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I have 2 files namely fun.cpp and main.cpp

fun.cpp

#include <iostream>
using namespace std;

void sum()
{
    cout << "hello";
}

Main.cpp

#include <cstdlib>
#include <iostream>
#include "fun.cpp"
using namespace std;

int main(int argc, char** argv) {

sum();

    return 0;
}

When I run the above code in netbeans, I get this output

"/usr/bin/make" -f nbproject/Makefile-Debug.mk QMAKE= SUBPROJECTS= .build-conf
make[1]: Entering directory `/home/ravi/NetBeansProjects/ADBMS_v1.5'
"/usr/bin/make"  -f nbproject/Makefile-Debug.mk dist/Debug/GNU-Linux-x86/adbms_v1.5
make[2]: Entering directory `/home/ravi/NetBeansProjects/ADBMS_v1.5'
mkdir -p dist/Debug/GNU-Linux-x86
g++     -o dist/Debug/GNU-Linux-x86/adbms_v1.5 build/Debug/GNU-Linux-x86/fun.o build/Debug/GNU-Linux-x86/main.o  
build/Debug/GNU-Linux-x86/main.o: In function `sum()':
/home/ravi/NetBeansProjects/ADBMS_v1.5/fun.cpp:5: multiple definition of `sum()'
build/Debug/GNU-Linux-x86/fun.o:/home/ravi/NetBeansProjects/ADBMS_v1.5/fun.cpp:5: first defined here
collect2: ld returned 1 exit status
make[2]: *** [dist/Debug/GNU-Linux-x86/adbms_v1.5] Error 1
make[1]: *** [.build-conf] Error 2
make: *** [.build-impl] Error 2
make[2]: Leaving directory `/home/ravi/NetBeansProjects/ADBMS_v1.5'
make[1]: Leaving directory `/home/ravi/NetBeansProjects/ADBMS_v1.5'

BUILD FAILED (exit value 2, total time: 150ms)

Can anyone explain what the problem is??

Thanks in advance..

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If some answer helps you resolve your problem, You should consider accepting that answer. Currently, you have a 0% Accept Rate, which is well fretted in the SO community here. –  Alok Save Sep 10 '11 at 7:18
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2 Answers 2

Do not include cpp file which has function defintion in other cpp files.
This causes multiple function definitions of the same functions and breaks the One definition Rule.

Put the declaration of the function in an header file and then include that header file in whichever source file you want to use the function.

fun.h

#ifndef HEADER_FUN_H
#define HEADER_FUN_H

void sum();

#endif //HEADER_FUN_H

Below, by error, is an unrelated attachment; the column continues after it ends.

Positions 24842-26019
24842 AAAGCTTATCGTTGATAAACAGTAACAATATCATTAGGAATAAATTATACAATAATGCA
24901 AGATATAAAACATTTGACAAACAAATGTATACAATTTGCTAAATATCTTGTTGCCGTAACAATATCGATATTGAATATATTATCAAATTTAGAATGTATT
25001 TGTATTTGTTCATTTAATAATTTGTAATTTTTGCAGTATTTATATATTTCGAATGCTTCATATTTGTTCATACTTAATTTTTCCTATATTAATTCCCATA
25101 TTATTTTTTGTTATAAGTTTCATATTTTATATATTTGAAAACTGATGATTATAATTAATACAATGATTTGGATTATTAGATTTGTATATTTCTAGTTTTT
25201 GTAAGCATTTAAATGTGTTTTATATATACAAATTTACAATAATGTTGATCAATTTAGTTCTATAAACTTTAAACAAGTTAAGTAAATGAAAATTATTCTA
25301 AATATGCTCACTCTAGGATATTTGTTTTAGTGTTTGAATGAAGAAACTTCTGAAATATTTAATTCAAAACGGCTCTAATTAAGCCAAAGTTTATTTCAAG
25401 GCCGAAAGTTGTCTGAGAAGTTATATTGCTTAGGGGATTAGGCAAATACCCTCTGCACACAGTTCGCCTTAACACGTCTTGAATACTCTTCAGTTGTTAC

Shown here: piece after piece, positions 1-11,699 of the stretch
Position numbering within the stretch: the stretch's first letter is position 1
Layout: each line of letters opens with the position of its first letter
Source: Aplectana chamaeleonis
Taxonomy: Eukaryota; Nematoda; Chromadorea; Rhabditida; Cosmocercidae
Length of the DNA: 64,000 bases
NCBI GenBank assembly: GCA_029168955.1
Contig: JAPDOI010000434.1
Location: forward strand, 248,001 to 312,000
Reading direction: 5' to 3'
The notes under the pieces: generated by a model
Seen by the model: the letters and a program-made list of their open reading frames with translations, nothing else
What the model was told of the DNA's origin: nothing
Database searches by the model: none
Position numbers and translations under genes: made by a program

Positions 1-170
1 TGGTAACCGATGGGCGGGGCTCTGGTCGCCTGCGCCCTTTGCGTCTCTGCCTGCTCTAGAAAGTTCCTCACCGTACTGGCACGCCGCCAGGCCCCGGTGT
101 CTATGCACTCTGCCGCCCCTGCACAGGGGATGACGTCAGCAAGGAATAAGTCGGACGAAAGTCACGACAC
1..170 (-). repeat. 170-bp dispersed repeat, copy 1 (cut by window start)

fun.cpp

#include "fun.h"
#include <iostream>
using namespace std;

void sum()
{
    cout << "hello";
}

Main.cpp

#include <cstdlib>
#include <iostream>
#include "fun.h"
using namespace std;

int main(int argc, char** argv) 
{
    sum();
    return 0;
}
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Each .cpp file and all the files that the .cpp file includes is called a translation unit. The compiler compiles each translation unit separately. The linker then puts it all together into a single executable.

Before the compiler actually compiles the code, it executes all preprocessing statements first, for example, the #include statements in both your .cpp files. The #include statement simply takes the contents of the specified file and "copies" it into the file where the #include statement is. For example, fun.cpp may look like this after preprocessing:

/* the contents of the iostream file goes here */
using namespace std; 
void sum() 
{ 
    cout << "hello"; 
} 

For Main.cpp, something like this:

/* the contents of the cstdlib file goes here */
/* the contents of the iostream file goes here */
using namespace std; 
void sum() 
{ 
    cout << "hello"; 
} 
int main(int argc, char** argv)
{  
    sum();  
    return 0;  
}  

As you can see, the contents of fun.cpp has been "inserted" into Main.cpp. So now you have two definitions of sum(), which is a violation of the One Definition Rule (ODR) in C++. Since the compiler processes each translation unit separately, this error wasn't found until the linker saw that you have two different definitions, and rightly complained as a result.

Since the sum() function is quite simple, one way to solve the problem is to make the sum() function inline, rename the fun.cpp file into fun.h, and include fun.h into Main.cpp instead of fun.cpp.

// fun.h
#include <iostream>
inline void sum()
{
    std::cout << "hello";
}

// main.cpp
#include <cstdlib>         
#include <iostream>         
#include "fun.h" // Note "fun.h" 

int main(int argc, char** argv)
{         
    sum();
    return 0;
}

For bigger functions, or if you want to hide the implementation, Als' answer is more appropriate.

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